No Forge? No Problem. Learn How to Build Your Own Forge Anywhere

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No Forge? No Problem. Learn How to Build Your Own Forge Anywhere

You may not think of blacksmithing as a survival skill, but it can be extremely useful when SHTF. 

With the right know-how, you can even craft your own forge for off-grid survival.

Read on to discover how to forge essential tools and elevate your survival skills to the next level.

A worn sledge hammer and pair of gloves sitting on an anvil near a forge.

Essential Blacksmithing Tools and Setup

Portable Anvil

Crucial for any blacksmith, your portable anvil should have a hardened steel face where most of the work happens. Look for a model that balances weight with a large enough work surface to handle a variety of projects. 

Be sure it has a horn for bending and shaping, as well as a flat surface for pounding. Secure it on a stable stump or heavy base to absorb the shock of hammer blows without shifting.

Hammer and Tongs

For hammers, include a cross-peen hammer to start with, as its design helps in spreading the metal. Don't forget about a straight peen for more intricate directional shaping, too.

Tongs should be selected based on the type of work you anticipate. Choose flat tongs for sheets and square tongs for rods and bars. 

Ensure the tongs have a good grip and are comfortable in your hand to reduce fatigue during longer spans of use.

To further support your metalworking efforts in the field, consider grabbing this Survival Folding Shovel. This tool is not only essential for digging and preparing your forge area, but it also comes in handy for manipulating coals or clearing space around your work area. Durable and compact, it's a must-have for any field blacksmithing setup.

A man using a shovel to wedge open an old building.

Setting Up a Field Forge

Location Selection

Your forge area must be flat to ensure stability and should be located away from overhead branches or flammable materials. A good perimeter of bare earth or stone around the forge will prevent any stray sparks from starting a fire.

Materials and Construction

For the forge body, use firebricks for the best heat resistance, or clay if bricks aren't available. The air source can be as simple as a pipe with multiple holes, connected to a bellows. It could even be a manually operated hairdryer to provide necessary airflow.

While constructing your forge, this Survival Folding Shovel proves invaluable for excavating and shaping the forge bed efficiently and safely.

Hot coals with fire flaring out and a pair of tongs holding heated metal near it.

Heat Treatment and Metal Manipulation

Fire Starting

For starting and maintaining fires in your forge, consider using this Magnesium Fire Starter. This fire starter is robust and reliable, perfect for igniting char cloth or small tinder under any conditions.


Heat your metal slowly to an appropriate temperature—typically red-hot for steel—then allow it to cool in the forge or bury it in ash or sand. This slow cooling relieves internal stresses and prepares the metal for shaping or further treatment.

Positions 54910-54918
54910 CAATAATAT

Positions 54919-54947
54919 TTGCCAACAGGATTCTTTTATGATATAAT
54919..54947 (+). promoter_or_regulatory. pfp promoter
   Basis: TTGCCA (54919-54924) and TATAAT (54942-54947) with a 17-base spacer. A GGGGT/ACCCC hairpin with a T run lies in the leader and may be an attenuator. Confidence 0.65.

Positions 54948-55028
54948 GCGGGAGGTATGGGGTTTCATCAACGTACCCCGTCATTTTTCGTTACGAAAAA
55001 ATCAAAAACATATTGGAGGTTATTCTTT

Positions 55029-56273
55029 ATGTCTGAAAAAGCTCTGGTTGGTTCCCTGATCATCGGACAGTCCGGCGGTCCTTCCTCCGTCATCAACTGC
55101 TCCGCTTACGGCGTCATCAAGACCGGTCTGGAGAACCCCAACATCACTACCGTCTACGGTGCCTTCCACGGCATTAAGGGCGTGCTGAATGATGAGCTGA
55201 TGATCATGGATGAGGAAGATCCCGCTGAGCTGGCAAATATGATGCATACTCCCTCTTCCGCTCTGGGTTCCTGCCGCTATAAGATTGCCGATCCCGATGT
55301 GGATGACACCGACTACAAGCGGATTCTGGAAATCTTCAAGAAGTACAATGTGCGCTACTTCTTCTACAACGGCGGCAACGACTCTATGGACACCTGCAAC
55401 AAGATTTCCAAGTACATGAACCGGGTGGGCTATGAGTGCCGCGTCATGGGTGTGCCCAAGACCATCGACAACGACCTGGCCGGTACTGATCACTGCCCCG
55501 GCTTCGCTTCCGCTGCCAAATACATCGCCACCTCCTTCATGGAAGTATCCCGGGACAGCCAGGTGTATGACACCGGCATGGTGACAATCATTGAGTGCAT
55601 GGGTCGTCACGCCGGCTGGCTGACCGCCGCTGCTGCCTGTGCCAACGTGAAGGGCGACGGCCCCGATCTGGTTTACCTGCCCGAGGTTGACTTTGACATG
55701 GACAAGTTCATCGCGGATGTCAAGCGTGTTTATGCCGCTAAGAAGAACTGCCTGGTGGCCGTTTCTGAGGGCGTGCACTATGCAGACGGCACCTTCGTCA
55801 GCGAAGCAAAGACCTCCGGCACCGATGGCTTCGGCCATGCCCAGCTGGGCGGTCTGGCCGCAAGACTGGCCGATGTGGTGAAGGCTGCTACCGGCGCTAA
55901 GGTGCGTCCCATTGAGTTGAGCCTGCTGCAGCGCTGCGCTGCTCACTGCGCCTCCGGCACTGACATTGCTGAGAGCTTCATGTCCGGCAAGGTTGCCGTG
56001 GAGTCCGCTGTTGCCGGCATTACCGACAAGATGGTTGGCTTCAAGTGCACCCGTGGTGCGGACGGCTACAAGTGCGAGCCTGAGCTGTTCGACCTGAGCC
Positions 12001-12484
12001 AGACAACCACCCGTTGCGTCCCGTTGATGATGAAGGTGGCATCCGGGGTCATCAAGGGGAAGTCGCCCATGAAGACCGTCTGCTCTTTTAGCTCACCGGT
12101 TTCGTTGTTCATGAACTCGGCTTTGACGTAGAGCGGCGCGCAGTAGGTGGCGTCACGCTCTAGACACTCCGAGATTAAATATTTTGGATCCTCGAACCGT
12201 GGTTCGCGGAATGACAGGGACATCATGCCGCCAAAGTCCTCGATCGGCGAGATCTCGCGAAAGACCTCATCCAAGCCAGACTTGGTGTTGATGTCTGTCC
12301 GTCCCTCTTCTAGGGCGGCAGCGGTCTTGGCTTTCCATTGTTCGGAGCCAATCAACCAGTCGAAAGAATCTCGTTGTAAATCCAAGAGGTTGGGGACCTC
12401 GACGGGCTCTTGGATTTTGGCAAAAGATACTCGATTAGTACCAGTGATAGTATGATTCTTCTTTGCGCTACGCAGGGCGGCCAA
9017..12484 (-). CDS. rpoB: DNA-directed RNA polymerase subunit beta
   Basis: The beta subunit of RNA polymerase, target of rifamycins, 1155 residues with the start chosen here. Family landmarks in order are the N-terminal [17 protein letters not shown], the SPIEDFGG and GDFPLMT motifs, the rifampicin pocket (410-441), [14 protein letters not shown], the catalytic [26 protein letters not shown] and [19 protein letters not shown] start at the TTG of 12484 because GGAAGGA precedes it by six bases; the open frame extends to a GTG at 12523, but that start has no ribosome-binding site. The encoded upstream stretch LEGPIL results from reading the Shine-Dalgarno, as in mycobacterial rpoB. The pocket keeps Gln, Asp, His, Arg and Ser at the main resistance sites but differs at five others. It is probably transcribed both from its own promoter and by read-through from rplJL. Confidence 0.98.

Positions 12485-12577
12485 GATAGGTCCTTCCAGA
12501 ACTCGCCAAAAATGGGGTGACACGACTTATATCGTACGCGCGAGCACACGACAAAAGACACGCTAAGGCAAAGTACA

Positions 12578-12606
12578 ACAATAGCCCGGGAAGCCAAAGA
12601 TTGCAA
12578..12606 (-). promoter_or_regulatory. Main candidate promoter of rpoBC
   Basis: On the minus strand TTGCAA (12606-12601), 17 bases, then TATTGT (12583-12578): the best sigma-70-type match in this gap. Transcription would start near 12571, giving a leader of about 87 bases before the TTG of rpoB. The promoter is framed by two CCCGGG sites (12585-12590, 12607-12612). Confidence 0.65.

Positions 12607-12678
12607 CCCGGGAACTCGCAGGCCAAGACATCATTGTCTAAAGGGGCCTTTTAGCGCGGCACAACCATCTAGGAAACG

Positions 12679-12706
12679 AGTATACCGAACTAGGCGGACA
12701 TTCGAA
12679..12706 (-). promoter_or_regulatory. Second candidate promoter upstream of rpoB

Quenching and Tempering

For quenching, heat the metal to non-magnetic and then immerse it in water or oil. The choice of quenching medium affects the hardness and brittleness of the steel.

After quenching, temper the steel by reheating to a lower temperature (200°C to 300°C) to reduce brittleness. Use a color chart as a guide: straw-yellow for knives, blue for springs.

Three hand-forged knives lying on a table.

Forging Your Own Tools

Knife Making

Select an appropriate steel, such as high-carbon steel, for its ability to hold an edge. Heat the metal until it is malleable and use your hammer to draw out the shape of the blade, paying attention to evenly forming the spine and edge.

Regularly reheat the metal to keep it workable. Finish by grinding and sharpening the edge to a fine point.

Hooks and Fasteners

Choose a softer, malleable metal for ease of shaping. Heat small sections and use the horn of the anvil to bend and twist the metal into hooks or clasp shapes. Cooling and reheating the metal may be necessary to achieve the precise curvature or angles needed for specific uses.

For sharpening your freshly forged tools, the 5-in-1 Bushcrafter Hatchet includes a built-in sharpener, making it an excellent addition to your blacksmithing toolkit. This tool also serves as a versatile cutting and shaping instrument.

Someone hammering a piece of metal on a makeshift anvil.

Repairs and Maintenance


A dual-grit sharpening stone is essential. Start with the coarser grit to reshape or repair any chips in the blade, then switch to the finer grit to hone the edge to a razor-sharp finish.


Regularly inspect your tools for wear, especially at points of frequent stress. Use metal wire to wrap and reinforce handles or joints prone to breaking. Applying a layer of epoxy to the wrapped area can further secure and protect the reinforcement.

Sustaining Your Tools in the Field

Regular Cleaning

After each use, clean your tools to remove any residues or moisture that can cause rust. Apply a light machine oil to all metal surfaces, particularly moving parts and edges, to create a barrier against moisture.

Proper Storage

Fabricate a custom tool roll or use individual sheaths for each tool. This not only organizes your tools but also prevents them from coming into contact and damaging each other during transport. Ensure that the storage location is ventilated to prevent condensation and corrosion.

The Final Forge

By employing these techniques and integrating quality tools from Camping Survival, you'll enhance your ability to maintain and craft essential items. This will aid your survival and self-reliance in any wilderness scenario.

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